Muhammad, who briefly served as his own attorney - after demanding just prior to opening statements that he be allowed to exercise that right, much to the consternation of the judge, the prosecutors, the media, and Muhammad's own defense attorneys, Peter Greenspun and Jonathan Shapiro - lodged two perfectly reasonable objections. He first objected on the grounds that he had not been given notice of Spicer's testimony. Prosecutor Paul Ebert responded that he was not, it being Virginia and all, required to provide such notice. Judge LeRoy F. Millette, Jr. quickly agreed. Muhammad next objected on the grounds that Spicer's testimony was not relevant, unless the witness was prepared to show that Muhammad had received the type of training that Spicer was describing. Again, the objection was overruled.

Prosecutors did not, needless to say, offer any evidence that Muhammad had received such training -- nor did they offer any explanation for why they had to journey all the way to the UK to find a witness who could establish a key element of their case.

Prosecutors then presented their evidence, such as it was, in support of the charge that Muhammad shot and killed Dean Harold Meyers outside a Prince William County gas station on October 9, 2002. Police officer Steven Bailey testified that he stopped Muhammad and spoke briefly with him as the defendant was attempting to exit a restaurant parking lot from which police claim the fatal shot was fired. Bailey said that this encounter occurred a half-hour after Meyers had been killed.

You don't say? So the master sniper picked off a victim and then sat there - in his Snipermobile, cradling his scope-equipped sniper rifle, and checking his Global Positioning System and notebook computer - for a full 30 minutes, while he waited for a massive police response? While he waited for a checkpoint to be established at the exit to the very parking lot that he was sitting in, in his Snipermobile? And then he casually drove away through a phalanx of officers, pausing briefly to chat with officer Bailey? I never would have guessed that.

Bailey informed the jury that Muhammad had lied to him that day, claiming that police had directed him into the parking lot. He had accepted that explanation, Bailey testified, and regrettably waved the Snipermobile through -- although you would think that Bailey would have been aware that police were actually barring entry to the lot, not steering cars into it.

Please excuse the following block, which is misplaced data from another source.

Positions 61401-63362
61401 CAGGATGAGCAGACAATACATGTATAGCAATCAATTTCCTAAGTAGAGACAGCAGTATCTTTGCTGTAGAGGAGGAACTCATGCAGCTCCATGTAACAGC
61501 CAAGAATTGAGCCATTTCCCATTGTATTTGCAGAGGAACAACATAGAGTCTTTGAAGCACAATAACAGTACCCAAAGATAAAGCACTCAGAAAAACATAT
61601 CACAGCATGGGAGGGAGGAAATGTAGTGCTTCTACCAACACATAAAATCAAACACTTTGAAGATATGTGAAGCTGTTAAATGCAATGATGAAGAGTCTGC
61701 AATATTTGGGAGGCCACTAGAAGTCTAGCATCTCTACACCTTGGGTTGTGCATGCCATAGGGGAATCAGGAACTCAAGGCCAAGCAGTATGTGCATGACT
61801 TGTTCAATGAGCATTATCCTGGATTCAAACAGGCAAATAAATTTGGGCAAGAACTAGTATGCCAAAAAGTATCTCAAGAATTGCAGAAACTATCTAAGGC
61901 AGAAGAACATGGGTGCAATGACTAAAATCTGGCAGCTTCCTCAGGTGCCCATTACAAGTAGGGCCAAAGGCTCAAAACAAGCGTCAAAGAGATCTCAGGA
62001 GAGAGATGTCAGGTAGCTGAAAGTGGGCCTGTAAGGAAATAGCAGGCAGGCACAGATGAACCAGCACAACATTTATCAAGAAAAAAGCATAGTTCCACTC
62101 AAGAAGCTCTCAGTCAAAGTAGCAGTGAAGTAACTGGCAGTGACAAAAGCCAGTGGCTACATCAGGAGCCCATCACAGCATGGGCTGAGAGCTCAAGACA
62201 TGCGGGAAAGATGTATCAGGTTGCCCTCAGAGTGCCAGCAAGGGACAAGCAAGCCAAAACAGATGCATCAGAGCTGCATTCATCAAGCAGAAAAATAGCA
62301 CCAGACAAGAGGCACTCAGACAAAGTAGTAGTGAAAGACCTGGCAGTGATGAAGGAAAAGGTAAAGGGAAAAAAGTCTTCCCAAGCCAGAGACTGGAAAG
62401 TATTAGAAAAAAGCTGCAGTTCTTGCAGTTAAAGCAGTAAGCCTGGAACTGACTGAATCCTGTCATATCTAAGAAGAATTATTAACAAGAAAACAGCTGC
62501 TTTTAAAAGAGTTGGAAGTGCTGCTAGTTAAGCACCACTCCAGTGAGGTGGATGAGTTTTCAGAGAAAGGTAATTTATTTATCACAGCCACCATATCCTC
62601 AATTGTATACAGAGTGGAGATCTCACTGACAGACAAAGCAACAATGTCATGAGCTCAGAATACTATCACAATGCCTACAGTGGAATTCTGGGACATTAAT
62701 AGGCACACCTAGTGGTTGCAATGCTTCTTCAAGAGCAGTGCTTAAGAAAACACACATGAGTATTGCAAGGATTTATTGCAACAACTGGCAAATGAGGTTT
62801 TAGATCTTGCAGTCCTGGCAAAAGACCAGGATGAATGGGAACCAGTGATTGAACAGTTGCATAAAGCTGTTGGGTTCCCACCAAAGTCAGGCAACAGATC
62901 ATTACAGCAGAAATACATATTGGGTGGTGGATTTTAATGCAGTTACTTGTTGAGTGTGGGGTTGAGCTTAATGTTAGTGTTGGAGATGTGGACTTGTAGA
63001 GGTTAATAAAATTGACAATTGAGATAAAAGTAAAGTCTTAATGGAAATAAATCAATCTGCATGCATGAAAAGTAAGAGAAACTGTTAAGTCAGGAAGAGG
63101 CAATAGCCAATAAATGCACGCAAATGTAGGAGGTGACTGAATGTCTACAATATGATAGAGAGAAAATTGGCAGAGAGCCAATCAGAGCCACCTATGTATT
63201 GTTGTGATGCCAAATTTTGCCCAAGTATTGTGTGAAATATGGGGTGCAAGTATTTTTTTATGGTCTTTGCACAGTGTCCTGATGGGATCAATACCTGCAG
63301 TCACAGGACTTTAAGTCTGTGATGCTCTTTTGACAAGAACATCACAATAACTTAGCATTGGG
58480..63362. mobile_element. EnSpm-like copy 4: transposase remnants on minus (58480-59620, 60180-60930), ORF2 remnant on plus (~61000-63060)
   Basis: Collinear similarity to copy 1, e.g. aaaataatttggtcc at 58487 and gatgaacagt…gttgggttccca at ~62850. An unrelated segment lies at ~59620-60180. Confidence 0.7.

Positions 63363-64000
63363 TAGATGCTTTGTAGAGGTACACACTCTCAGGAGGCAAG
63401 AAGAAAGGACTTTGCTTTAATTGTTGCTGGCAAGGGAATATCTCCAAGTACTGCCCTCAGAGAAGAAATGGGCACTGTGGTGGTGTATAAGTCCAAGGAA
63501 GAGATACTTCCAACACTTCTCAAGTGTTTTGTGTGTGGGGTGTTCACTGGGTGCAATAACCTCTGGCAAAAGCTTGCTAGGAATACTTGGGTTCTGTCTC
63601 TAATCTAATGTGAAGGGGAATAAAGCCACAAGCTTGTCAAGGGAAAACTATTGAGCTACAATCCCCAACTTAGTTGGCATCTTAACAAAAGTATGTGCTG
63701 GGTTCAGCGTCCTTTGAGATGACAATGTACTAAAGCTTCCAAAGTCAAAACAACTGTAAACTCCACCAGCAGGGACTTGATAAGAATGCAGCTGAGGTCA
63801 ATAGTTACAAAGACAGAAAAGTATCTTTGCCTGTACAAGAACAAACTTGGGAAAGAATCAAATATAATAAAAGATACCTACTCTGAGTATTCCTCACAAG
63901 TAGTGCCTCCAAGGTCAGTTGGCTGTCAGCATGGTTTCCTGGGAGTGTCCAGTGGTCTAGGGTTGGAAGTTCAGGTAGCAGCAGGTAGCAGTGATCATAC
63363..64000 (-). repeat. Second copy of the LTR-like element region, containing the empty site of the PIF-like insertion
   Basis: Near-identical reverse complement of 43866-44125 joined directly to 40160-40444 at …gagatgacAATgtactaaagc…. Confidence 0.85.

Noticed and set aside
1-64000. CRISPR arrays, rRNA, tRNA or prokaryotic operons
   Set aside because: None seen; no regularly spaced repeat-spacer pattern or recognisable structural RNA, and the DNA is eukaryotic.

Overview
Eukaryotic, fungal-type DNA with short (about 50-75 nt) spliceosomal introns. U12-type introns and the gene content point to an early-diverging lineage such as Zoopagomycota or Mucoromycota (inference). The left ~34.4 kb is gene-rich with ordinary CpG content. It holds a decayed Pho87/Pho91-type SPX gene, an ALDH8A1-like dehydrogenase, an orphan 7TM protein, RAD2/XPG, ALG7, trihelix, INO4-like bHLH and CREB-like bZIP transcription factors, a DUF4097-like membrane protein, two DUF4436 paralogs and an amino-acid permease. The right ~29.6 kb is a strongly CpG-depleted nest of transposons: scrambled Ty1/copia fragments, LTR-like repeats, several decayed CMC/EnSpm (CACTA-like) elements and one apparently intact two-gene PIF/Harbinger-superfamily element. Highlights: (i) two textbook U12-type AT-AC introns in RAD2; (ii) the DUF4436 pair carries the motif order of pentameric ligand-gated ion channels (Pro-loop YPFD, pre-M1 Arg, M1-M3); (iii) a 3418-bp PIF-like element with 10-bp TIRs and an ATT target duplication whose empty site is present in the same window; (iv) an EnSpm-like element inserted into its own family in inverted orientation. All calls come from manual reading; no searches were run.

Jason Salazar offered an eyewitness account of the shooting. Actually, Salazar offered more of an 
earwitness account. As prosecutor James Willet acknowledged in his opening statement, the state had "no eyewitness testimony to any of these shootings." Willet was quick to add that that only proved "how clever [Muhammad] is."

Salazar testified that he heard a shot and subsequently saw Meyers slumped in a pool of blood. He didn't see where the shot came from and he had no idea who had fired it; he only saw the bloody aftermath. Salazar's testimony was apparently intended to introduce jurors to the brutality, and the suddenness, of death by gunshot. For the next three weeks, jurors will be bombarded with graphic images depicting the damage that a .223-caliber assault rifle can do to the human body. The images will be designed to shock and disgust, and they will prove quite effective.

No one in the courtroom will mention that, even as jurors and spectators are grimacing at the grisly images, that very same .223-caliber ammunition is ripping apart the bodies of Iraqi men, women, and children. No one will mention that, thousands of miles away, the mayhem depicted in the prosecution's photographic exhibits is an everyday occurrence. And no one will mention that during the three weeks that prosecutors spend presenting their parade of bloody exhibits, the shredded remains of dozens of 'coalition' troops will be shipped home in body bags. Images of that carnage will not be displayed, and so there will be little outrage, and no one will be held accountable. But that, I guess, is another story entirely.

Larry Meyers, a brother of the victim, was called to the stand to eulogize his slain sibling. After doing so, he was shown a photograph of his brother and asked by Ebert: "Does this represent your brother in life?" He was then shown a gruesome crime scene photo and asked: "Does this represent your brother in death?" Larry Meyers had not witnessed his brother's death. His testimony proved only that the prosecution team was perfectly willing to shamelessly exploit the bereaved relatives of victims to inflame the passions of the jury.

Linda Thompson, identified as a bank manager, testified that she saw both Muhammad and Malvo, and their Snipermobile, outside her work not long before Meyers was shot nearby. If her identification of Muhammad was accurate, then her testimony placed him, along with thousands of other potential suspects, in the vicinity of the crime within hours of the time that it was committed.